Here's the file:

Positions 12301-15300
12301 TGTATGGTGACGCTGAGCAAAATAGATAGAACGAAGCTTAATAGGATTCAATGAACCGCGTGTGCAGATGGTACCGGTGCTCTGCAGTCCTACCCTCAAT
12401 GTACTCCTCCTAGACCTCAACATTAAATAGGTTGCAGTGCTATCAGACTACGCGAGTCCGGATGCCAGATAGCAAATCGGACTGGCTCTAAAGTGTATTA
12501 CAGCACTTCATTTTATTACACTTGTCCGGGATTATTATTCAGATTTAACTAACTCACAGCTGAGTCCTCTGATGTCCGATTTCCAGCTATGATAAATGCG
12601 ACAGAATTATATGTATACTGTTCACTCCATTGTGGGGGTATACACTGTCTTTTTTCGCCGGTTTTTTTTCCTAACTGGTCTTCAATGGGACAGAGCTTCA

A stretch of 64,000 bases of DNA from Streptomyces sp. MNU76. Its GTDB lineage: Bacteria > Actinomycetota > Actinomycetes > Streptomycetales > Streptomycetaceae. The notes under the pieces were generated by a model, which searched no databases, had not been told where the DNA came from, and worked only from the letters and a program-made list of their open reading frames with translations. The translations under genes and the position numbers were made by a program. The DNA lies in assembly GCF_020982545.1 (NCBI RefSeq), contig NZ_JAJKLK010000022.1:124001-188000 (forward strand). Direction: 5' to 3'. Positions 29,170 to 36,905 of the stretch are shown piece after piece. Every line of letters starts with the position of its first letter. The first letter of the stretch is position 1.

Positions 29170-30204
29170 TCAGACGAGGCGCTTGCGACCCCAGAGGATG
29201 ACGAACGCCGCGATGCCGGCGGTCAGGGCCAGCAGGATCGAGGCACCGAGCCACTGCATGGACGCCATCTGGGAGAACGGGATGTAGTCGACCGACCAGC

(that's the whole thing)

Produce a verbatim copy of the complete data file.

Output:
Positions 12301-15300
12301 TGTATGGTGACGCTGAGCAAAATAGATAGAACGAAGCTTAATAGGATTCAATGAACCGCGTGTGCAGATGGTACCGGTGCTCTGCAGTCCTACCCTCAAT
12401 GTACTCCTCCTAGACCTCAACATTAAATAGGTTGCAGTGCTATCAGACTACGCGAGTCCGGATGCCAGATAGCAAATCGGACTGGCTCTAAAGTGTATTA
12501 CAGCACTTCATTTTATTACACTTGTCCGGGATTATTATTCAGATTTAACTAACTCACAGCTGAGTCCTCTGATGTCCGATTTCCAGCTATGATAAATGCG
12601 ACAGAATTATATGTATACTGTTCACTCCATTGTGGGGGTATACACTGTCTTTTTTCGCCGGTTTTTTTTCCTAACTGGTCTTCAATGGGACAGAGCTTCA

A stretch of 64,000 bases of DNA from Streptomyces sp. MNU76. Its GTDB lineage: Bacteria > Actinomycetota > Actinomycetes > Streptomycetales > Streptomycetaceae. The notes under the pieces were generated by a model, which searched no databases, had not been told where the DNA came from, and worked only from the letters and a program-made list of their open reading frames with translations. The translations under genes and the position numbers were made by a program. The DNA lies in assembly GCF_020982545.1 (NCBI RefSeq), contig NZ_JAJKLK010000022.1:124001-188000 (forward strand). Direction: 5' to 3'. Positions 29,170 to 36,905 of the stretch are shown piece after piece. Every line of letters starts with the position of its first letter. The first letter of the stretch is position 1.

Positions 29170-30204
29170 TCAGACGAGGCGCTTGCGACCCCAGAGGATG
29201 ACGAACGCCGCGATGCCGGCGGTCAGGGCCAGCAGGATCGAGGCACCGAGCCACTGCATGGACGCCATCTGGGAGAACGGGATGTAGTCGACCGACCAGC